The Human Factor
Technical solutions can help us a lot but aren’t enough to counter a major non-technical issue: end-user behavior. Each user is wired differently. Some are suspicious of everything online and don’t click on random offers from their “Great Great Grandfather who has left them a fortune which they could collect by providing wiring instructions to their bank account.” Others fall for the “Free $500 Amazon gift card.” Either way, the exploit is based on our tendency to click without thinking or the lure of a free lunch - and it’s a tendency that’s extensively exploited by an entire community of hackers and vendors with business models built on collecting personal data.
Let’s take a look at some examples:
Data exfiltration involves enticing users to click on a well-disguised malicious link (special offer, etc) on a web page or in an email. Personal information could leak by some of these vectors: query parameters in http(s) get requests, referrer header with query parameters, http posts etc.
The leaked information is often UUEncoded, encrypted or partly hashed - but let us be very clear that full ID can be easily reconstructed. The best defense against such deliberate or inadvertent tracking or exfiltration is for the website folks to proactively understand the data collection practices of third parties and to limit the exposure of sensitive data in forms to third party libraries.
Clickjacking (as defined by OWASP), also known as a “UI redress attack”, is when an attacker uses multiple transparent or opaque layers to trick a user into clicking on a button or link on another page when they were intending to click on the the top level page. Thus, the attacker is “hijacking” clicks meant for their page and routing them to another, most likely owned by another application, domain, or both. One of the main defenses against clickjacking is to use a CSP policy with frame-ancestors directive that whitelists legitimate sites that can frame/iframe a given site.
The image below shows how links in web based email can be used to track users. If I hover over “Register Now” in the email, I can see the URL (at the bottom of the image) that’ll be instantiated when I click on that portion of the email. The query parameters of the link include my email address - the sender didn’t even bother to obfuscate or hash it.I am probably a more advanced user but a vast majority of end users may not be able to detect such deceptions and tracking mechanisms that are out there.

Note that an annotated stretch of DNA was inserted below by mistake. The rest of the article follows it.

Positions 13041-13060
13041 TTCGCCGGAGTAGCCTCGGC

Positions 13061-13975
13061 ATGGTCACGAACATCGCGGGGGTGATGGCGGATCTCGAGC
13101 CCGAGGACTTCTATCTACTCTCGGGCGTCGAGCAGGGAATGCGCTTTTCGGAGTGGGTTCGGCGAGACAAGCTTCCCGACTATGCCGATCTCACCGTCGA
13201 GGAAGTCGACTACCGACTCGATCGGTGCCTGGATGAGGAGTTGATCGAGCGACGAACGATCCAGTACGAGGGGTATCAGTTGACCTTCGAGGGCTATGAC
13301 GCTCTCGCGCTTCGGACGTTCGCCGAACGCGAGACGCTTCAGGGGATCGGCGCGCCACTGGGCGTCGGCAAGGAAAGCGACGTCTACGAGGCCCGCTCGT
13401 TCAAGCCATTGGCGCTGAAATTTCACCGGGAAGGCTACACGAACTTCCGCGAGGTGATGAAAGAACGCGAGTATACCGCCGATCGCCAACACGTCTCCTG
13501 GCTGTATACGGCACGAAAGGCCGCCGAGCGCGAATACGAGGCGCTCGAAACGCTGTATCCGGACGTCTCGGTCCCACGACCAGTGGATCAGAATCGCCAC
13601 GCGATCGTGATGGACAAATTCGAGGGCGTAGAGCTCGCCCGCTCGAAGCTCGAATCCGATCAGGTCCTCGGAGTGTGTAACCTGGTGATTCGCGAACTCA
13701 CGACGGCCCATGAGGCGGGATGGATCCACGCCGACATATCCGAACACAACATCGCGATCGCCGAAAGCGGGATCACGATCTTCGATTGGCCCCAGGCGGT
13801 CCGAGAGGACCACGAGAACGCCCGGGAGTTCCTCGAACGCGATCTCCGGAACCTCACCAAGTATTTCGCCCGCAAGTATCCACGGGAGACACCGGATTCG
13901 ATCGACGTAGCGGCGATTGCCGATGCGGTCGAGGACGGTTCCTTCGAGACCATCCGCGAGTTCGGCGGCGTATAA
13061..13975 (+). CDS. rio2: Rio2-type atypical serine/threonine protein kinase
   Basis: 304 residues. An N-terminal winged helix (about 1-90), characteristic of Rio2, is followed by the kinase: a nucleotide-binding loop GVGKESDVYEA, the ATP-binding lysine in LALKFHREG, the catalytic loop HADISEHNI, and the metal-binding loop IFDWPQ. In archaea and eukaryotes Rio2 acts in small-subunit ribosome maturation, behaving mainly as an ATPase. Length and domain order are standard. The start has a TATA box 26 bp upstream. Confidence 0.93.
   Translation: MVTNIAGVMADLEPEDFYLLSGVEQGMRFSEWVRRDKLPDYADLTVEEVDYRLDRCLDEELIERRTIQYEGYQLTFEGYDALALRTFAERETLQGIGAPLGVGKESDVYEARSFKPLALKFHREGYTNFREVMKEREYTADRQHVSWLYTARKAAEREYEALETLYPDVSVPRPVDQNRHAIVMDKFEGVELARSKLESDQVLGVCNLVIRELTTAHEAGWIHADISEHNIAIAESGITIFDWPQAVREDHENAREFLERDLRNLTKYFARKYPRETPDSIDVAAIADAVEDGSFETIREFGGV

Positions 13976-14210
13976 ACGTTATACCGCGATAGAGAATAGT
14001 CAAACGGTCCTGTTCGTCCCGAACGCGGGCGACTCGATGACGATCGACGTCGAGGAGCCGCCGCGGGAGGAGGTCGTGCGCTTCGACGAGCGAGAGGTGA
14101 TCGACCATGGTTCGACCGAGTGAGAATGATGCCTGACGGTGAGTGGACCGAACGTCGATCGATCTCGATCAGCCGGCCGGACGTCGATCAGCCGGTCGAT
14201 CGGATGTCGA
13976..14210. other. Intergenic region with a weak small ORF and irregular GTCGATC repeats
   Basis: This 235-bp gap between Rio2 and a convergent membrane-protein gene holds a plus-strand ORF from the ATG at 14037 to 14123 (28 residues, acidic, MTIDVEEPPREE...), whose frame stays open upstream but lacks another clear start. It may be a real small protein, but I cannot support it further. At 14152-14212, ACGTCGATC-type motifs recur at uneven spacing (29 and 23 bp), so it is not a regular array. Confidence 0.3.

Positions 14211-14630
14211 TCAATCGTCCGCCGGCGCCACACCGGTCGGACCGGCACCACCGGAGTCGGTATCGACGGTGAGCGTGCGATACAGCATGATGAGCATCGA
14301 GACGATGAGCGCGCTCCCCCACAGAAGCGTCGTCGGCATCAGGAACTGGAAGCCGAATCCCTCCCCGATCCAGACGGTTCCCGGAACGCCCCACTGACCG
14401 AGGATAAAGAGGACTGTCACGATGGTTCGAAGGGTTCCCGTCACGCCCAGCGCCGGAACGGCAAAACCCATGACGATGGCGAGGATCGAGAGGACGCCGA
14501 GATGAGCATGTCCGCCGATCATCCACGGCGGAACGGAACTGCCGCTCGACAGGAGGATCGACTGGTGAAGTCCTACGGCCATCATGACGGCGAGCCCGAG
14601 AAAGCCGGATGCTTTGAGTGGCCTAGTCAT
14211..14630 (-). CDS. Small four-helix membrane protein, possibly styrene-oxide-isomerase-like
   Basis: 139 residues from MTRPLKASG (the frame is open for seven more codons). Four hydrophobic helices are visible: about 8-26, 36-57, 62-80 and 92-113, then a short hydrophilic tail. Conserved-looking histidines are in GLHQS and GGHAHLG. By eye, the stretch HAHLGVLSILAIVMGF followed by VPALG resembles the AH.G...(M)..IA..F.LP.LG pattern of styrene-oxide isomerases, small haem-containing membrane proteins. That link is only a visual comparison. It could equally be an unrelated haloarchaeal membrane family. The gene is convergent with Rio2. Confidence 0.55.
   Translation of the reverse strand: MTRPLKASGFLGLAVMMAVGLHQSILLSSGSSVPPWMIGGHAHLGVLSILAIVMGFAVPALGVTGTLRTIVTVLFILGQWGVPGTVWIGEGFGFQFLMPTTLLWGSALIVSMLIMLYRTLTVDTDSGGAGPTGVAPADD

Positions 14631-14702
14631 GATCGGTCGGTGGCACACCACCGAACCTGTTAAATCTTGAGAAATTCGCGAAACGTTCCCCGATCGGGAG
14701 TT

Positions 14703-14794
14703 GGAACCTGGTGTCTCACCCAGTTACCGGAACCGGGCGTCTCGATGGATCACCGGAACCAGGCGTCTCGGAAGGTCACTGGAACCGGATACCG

UI based attacks/tracking are much harder for end users to detect on mobile platforms where screen real estate is limited and there’s a lack of a security indicator (e.g. in the Android GUI). Deceptive UI attacks (such as tapjacking, likejacking, sharejacking, cursorjacking, tabnabbing) have been extensively researched in this brief. A variety of attack vectors (some previously known, others novel, such as a non-escapable fullscreen overlay) allow a malicious app to surreptitiously replace or mimic the GUI of other apps and mount phishing and click-jacking attacks. Limitations in the Android system GUI make these attacks significantly harder to notice than on a desktop machine, leaving users completely defenseless against them.
In general, proactive platform/browser controls can definitely limit such attacks but not completely eliminate them because one cannot predict each user’s behavior in the event of deceptive screen overlays.
An Ongoing Challenge
Without strict separation of program instructions from user-generated input, attackers can inject malicious code into snippets of data, from where it’s able to execute freely. That’s why attacks like the ones I’ve just described will continue to be a challenge for businesses.
And while you can’t legislate for individual developers or end users, the good news is that we have browser-native controls that can help you to proactively defend your website from these attacks, including CSP, SRI, Feature Policy and iFrame sandboxing.